Revelations about the level of corruption within Labor’s New South Wales branch may cost Kevin Rudd the election, as a public relations practitioner describes the fallout as “very damaging”.
The Independent Commission Against Corruption (ICAC) found that Ian Macdonald and Eddie Obeid acted corruptly over a mining licence tender, from which the Obeid family made millions.
Tim McPhail, director of Hill + Knowlton Strategies, said the amount of impact the findings will have on the federal election is anyone’s guess.
“Former Premier Nathan Rees is quoted today as saying that the ICAC hearings cost Labor two to three per cent of the primary vote, which could be the difference between winning and losing the upcoming federal election,” he told B&T.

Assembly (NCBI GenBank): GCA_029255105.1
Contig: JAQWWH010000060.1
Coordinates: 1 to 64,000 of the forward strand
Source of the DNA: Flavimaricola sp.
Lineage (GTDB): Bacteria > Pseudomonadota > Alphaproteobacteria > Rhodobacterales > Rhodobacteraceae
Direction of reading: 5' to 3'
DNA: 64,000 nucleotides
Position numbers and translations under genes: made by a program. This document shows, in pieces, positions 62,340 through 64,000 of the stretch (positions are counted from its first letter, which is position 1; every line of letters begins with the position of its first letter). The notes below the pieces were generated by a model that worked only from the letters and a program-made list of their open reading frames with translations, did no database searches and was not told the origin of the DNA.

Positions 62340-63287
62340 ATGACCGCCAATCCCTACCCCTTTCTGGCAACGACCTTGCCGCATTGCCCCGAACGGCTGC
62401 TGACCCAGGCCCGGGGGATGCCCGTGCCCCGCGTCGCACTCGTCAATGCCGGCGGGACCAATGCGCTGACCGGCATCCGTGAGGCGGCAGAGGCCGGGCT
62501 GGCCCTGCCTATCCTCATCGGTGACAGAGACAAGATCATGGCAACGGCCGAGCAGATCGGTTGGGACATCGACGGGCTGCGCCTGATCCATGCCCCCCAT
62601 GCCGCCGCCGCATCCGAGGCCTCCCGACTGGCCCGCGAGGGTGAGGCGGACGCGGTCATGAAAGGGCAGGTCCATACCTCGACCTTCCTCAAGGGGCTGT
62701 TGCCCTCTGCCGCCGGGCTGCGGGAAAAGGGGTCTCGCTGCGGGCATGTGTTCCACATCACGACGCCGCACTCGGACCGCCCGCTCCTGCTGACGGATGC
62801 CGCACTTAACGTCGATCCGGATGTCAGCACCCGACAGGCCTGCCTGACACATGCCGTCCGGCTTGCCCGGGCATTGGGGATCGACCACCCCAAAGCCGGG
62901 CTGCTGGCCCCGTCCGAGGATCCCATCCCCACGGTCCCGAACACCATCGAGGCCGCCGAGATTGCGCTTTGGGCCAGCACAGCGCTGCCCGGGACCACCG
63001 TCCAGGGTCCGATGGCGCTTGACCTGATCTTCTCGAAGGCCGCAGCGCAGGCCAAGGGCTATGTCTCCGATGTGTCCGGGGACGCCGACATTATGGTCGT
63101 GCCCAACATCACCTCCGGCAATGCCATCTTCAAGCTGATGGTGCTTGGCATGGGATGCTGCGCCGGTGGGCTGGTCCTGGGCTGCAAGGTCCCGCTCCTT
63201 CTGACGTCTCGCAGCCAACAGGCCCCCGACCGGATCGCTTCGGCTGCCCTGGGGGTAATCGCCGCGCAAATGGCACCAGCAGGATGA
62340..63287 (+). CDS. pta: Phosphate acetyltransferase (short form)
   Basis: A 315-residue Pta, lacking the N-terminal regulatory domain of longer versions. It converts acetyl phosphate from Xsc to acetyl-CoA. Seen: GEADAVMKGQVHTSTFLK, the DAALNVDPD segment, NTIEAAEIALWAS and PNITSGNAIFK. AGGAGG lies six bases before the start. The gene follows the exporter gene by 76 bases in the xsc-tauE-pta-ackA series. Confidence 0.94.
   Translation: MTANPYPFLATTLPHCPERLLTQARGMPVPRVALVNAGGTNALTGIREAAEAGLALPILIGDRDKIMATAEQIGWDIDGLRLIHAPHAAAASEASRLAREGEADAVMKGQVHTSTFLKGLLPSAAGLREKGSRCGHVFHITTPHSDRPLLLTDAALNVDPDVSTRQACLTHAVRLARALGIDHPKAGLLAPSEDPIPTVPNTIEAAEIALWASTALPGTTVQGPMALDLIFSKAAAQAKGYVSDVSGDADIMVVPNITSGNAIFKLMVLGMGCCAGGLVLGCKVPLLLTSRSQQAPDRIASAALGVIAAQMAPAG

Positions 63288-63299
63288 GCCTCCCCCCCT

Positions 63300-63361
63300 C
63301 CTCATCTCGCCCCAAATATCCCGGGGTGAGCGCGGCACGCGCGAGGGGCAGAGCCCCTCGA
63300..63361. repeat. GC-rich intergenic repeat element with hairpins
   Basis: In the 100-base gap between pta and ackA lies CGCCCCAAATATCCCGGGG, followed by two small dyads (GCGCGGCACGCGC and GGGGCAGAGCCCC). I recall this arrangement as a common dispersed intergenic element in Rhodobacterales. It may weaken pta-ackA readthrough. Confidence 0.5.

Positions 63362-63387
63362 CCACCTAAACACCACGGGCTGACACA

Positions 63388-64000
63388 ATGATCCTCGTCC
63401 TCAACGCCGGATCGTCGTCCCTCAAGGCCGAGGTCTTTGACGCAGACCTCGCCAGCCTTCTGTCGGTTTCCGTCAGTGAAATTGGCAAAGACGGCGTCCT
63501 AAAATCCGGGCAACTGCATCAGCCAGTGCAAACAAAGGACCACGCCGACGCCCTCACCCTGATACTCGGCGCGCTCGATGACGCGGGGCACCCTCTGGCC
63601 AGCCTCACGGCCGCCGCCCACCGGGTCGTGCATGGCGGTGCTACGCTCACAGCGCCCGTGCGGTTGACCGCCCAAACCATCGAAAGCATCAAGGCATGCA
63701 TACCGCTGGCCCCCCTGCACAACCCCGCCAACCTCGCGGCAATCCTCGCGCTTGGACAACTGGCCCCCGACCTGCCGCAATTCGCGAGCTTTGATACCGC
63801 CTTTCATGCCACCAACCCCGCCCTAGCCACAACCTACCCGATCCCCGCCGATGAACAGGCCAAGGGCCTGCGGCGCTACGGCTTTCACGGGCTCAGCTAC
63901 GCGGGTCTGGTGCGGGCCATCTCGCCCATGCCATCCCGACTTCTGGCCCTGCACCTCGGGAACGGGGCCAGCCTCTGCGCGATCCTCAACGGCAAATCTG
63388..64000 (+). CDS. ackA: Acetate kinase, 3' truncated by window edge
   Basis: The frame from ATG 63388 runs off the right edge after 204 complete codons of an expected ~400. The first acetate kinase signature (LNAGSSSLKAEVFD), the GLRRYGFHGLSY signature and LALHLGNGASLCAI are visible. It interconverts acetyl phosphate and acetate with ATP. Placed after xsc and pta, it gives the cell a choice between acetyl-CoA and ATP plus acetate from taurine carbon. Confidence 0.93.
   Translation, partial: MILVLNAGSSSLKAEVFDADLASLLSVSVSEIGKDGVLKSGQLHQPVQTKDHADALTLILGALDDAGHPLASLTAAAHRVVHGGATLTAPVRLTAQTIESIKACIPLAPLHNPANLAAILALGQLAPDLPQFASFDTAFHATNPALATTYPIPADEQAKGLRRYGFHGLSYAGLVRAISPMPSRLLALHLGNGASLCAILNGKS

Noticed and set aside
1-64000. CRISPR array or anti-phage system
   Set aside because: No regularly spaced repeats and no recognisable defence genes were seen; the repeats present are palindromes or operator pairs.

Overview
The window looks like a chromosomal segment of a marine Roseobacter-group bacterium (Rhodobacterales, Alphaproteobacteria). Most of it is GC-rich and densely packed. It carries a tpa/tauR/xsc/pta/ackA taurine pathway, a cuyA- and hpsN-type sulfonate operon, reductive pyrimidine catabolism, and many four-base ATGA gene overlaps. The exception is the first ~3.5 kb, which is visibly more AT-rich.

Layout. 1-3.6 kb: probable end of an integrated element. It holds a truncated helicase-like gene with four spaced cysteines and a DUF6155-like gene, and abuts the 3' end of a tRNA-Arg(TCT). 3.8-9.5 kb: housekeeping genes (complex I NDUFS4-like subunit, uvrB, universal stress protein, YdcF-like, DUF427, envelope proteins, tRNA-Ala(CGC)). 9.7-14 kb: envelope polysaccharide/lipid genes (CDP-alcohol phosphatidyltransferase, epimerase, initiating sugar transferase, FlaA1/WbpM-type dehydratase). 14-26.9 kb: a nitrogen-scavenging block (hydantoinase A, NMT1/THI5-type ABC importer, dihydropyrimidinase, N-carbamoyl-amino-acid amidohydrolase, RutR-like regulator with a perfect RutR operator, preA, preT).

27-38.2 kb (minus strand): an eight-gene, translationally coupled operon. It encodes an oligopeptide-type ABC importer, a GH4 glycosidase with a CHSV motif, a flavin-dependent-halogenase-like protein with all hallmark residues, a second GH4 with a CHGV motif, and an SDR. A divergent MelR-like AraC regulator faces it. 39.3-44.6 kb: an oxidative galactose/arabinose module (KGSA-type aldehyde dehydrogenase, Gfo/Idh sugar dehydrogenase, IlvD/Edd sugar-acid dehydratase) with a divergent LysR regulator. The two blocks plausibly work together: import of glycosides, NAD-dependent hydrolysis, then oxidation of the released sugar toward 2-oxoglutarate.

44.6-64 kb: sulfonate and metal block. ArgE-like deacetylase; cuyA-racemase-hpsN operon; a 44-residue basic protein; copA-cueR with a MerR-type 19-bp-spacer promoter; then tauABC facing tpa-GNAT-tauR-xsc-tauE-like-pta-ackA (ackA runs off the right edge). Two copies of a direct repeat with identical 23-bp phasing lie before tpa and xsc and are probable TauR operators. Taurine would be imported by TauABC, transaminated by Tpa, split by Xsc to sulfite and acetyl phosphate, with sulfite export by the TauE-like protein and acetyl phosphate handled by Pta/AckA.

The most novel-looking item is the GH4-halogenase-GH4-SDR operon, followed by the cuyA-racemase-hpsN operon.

Despite the end impact, Labor party strategists will have been “sweating” on the release of yesterday’s report, McPhail said before adding: “there is no doubt the whole sordid ordeal has been, and will continue to be, very damaging for the Labor brand in NSW”.
Rudd moved to distance himself from NSW Labor as soon as he took the top job and this will continue as the election, for which a date is still yet to be set, nears.
“Labor has been well aware its brand is particularly toxic in NSW and its campaign will continue to focus on brand ‘Rudd’,” McPhail said.
“Rudd has to campaign in western Sydney as it is the key battleground of the election, but there won’t be any happy snaps with NSW Opposition Leader John Robertson or his NSW team.”
For more on the challenges facing ‘brand Rudd’ click here to read ‘Does Kevin ’13 have a hope against Abbott?’